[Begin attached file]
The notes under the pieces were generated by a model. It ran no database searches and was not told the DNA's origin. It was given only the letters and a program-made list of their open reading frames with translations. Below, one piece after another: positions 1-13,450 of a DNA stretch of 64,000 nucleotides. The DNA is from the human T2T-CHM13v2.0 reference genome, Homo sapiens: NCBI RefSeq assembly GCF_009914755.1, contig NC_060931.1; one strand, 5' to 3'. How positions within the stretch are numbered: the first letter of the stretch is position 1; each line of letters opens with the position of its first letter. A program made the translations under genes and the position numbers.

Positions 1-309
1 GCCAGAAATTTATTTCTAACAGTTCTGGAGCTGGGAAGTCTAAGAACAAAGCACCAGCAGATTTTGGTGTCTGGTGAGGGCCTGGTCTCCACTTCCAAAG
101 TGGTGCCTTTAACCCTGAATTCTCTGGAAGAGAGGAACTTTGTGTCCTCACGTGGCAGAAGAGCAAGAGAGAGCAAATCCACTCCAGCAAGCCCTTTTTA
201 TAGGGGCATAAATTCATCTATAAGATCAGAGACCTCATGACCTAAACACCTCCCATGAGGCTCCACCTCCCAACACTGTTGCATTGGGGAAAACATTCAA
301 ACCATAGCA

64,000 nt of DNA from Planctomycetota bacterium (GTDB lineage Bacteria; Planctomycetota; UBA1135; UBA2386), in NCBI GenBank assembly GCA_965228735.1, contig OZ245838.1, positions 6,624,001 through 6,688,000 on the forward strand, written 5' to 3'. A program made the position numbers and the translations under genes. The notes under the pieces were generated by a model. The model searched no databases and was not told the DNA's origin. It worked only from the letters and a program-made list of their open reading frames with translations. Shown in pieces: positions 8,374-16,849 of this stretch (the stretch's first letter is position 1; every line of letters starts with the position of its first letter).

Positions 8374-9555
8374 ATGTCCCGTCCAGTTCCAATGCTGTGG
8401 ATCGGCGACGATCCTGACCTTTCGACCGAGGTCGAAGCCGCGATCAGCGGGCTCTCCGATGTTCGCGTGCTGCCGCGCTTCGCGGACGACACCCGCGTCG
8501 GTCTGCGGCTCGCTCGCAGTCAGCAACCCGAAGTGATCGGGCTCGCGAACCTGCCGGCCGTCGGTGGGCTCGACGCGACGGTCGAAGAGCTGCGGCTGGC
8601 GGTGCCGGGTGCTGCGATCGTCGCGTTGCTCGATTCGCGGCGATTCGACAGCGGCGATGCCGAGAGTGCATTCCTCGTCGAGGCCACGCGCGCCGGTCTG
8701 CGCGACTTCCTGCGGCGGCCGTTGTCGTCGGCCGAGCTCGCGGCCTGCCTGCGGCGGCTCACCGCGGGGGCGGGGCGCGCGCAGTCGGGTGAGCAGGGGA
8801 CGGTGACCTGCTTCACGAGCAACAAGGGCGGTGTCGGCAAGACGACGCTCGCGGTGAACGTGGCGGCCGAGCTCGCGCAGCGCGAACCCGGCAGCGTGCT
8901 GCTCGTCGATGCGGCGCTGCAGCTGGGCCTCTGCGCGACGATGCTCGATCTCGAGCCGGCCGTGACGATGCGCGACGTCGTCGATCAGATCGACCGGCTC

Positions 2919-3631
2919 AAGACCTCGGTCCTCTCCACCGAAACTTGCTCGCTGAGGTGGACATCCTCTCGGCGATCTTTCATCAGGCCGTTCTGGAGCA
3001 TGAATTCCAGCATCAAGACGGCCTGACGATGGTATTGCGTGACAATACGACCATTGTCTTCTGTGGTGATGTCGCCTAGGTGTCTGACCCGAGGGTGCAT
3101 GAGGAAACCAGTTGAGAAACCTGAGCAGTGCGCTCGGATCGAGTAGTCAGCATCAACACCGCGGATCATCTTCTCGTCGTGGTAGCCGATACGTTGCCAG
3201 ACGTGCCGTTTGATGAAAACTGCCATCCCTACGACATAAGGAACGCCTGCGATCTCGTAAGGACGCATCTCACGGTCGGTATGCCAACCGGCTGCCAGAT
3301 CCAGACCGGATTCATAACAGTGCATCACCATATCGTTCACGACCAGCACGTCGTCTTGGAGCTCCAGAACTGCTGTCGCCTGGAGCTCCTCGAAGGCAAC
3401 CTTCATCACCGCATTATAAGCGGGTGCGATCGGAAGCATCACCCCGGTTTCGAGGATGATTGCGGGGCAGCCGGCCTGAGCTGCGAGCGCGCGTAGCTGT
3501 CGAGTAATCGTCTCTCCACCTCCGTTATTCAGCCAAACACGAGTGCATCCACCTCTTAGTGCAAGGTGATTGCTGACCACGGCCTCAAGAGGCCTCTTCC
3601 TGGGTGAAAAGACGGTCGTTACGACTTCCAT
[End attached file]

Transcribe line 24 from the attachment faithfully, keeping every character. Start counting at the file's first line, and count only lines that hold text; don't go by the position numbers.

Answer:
3601 TGGGTGAAAAGACGGTCGTTACGACTTCCAT